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Dentistry For Children: Your Child’s First Visit to the Dentist

Taking kids to the family dentist is necessary to keep their teeth healthy and promote oral hygiene habits. But from a child’s point of view, a trip to the dentist can be scary. Plus, as your child’s teeth continue to fall out and grow, he may take at least 10 trips to the dentist before starting kindergarten. To help ease future visits for your child (and for the dentist!), follow these steps so that he will feel comfortable and more relaxed.

Start Young

The earlier a child visits the dentist, the better. This will provide your child with a ‘dental home’ where all her needs — whether a periodic preventive visit or an emergency — will be taken care of. It’s best that the first visit starts at age 1 or when the first tooth is visible.

Keep It Simple

When preparing for a visit, especially the first time, try not to include too many details. Keep a positive attitude when discussing an upcoming visit, but don’t give your child false hope. Avoid saying that everything will be fine because if your child ends up needing a treatment, he might lose trust in both the dentist and you.

Consider a Pretend Visit

Before the first dentist appointment, play pretend with your child to be the dentist and the patient. All you’ll need is a toothbrush. Count your little one’s teeth by starting with the number 1 or the letter A. Avoid making drilling noises or lining up other “instruments.” You can even hold up a mirror and show her how the dentist might look at and check her teeth. Then let your child role-play by using a toothbrush to clean the teeth of a stuffed animal or doll. The key is getting her familiar with the routine so that she’s more comfortable for the real visit.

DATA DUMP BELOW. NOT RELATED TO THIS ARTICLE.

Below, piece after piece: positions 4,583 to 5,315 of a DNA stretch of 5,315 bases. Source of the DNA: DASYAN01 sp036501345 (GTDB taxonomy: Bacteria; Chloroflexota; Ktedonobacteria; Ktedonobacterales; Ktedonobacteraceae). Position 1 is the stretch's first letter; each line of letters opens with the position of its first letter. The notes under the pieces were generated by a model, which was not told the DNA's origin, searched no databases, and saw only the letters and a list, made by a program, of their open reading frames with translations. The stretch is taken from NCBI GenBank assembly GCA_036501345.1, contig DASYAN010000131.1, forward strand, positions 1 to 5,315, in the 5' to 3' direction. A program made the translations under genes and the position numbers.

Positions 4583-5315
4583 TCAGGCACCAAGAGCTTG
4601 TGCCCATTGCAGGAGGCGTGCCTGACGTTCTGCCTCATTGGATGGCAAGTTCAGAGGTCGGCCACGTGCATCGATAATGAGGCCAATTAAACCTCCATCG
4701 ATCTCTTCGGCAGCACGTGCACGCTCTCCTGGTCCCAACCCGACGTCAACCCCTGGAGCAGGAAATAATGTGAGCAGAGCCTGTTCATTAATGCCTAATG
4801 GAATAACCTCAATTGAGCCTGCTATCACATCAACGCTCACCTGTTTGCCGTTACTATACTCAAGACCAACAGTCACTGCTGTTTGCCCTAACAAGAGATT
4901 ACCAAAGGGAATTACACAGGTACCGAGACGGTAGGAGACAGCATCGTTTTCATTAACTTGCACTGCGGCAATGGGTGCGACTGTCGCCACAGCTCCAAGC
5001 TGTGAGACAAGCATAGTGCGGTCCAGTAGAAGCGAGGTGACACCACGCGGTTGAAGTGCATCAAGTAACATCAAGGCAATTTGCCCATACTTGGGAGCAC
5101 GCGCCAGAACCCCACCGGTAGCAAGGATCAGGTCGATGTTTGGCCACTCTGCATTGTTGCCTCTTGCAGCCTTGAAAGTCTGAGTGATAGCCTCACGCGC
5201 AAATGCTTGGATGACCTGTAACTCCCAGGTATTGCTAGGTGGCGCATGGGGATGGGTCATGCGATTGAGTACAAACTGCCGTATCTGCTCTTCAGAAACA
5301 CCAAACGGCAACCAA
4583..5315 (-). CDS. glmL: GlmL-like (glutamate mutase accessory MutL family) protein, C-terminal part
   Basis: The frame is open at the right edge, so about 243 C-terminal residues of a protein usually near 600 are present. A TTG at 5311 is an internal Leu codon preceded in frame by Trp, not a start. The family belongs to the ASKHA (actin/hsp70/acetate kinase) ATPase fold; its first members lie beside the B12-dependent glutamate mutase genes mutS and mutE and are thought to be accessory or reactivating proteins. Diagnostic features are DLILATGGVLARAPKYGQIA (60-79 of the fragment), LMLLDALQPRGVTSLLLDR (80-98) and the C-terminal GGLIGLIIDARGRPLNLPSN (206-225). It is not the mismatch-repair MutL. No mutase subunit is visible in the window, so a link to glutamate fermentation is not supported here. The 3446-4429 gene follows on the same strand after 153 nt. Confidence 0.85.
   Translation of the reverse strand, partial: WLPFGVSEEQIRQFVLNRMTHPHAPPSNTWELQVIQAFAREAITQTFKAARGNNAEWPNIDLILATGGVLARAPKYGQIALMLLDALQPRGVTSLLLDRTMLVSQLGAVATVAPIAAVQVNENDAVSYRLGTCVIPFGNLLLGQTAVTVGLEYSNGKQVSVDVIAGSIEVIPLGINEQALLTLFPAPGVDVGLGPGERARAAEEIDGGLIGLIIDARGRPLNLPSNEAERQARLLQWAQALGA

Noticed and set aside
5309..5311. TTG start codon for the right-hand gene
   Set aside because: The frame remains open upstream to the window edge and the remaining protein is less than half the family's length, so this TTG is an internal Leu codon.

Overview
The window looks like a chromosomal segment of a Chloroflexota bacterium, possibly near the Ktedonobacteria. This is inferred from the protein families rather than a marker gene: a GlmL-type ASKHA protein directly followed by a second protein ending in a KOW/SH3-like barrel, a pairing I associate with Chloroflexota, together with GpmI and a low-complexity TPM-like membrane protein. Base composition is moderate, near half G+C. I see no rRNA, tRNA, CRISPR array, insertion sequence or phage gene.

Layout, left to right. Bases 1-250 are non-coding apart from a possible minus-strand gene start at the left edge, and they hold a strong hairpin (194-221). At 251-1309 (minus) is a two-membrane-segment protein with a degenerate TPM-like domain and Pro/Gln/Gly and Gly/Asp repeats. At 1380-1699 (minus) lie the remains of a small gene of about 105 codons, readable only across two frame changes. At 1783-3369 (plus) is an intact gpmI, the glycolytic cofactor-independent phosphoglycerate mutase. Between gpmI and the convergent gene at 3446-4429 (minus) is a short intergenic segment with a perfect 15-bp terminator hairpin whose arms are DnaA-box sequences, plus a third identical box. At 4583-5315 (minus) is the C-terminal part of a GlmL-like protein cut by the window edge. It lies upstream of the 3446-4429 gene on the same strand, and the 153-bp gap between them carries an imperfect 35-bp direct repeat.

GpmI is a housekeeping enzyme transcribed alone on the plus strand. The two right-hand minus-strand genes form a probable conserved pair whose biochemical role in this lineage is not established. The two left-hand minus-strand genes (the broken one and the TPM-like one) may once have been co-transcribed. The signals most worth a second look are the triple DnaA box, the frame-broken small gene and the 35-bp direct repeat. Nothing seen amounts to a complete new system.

Avoid Bribery

Many experts do not recommend promising your child a special treat if she behaves well at the dentist. Doing so will only increase their apprehension. Saying, “If you don’t fuss or cry, you’ll get a lollipop,” might make your little one think, “What’s so bad about the dentist that I might want to cry?” Promising a sugary treat also sends the wrong message after a dentist emphasizes having clean, healthy teeth by avoiding sweets that can cause cavities. Instead, after the visit is over, praise your child for her good behavior and bravery. Every once in a while, surprise her with a sticker or a small toy as an encouragement.

Emphasize the Importance of Good Oral Hygiene

Teach your child that visiting the dentist is a necessity, not a choice and that the dentist will take care of his teeth so that they are strong enough for him to eat. You might also explain that the dentist helps keep cavities at bay and ensures that his patients will have a beautiful smile for years to come.

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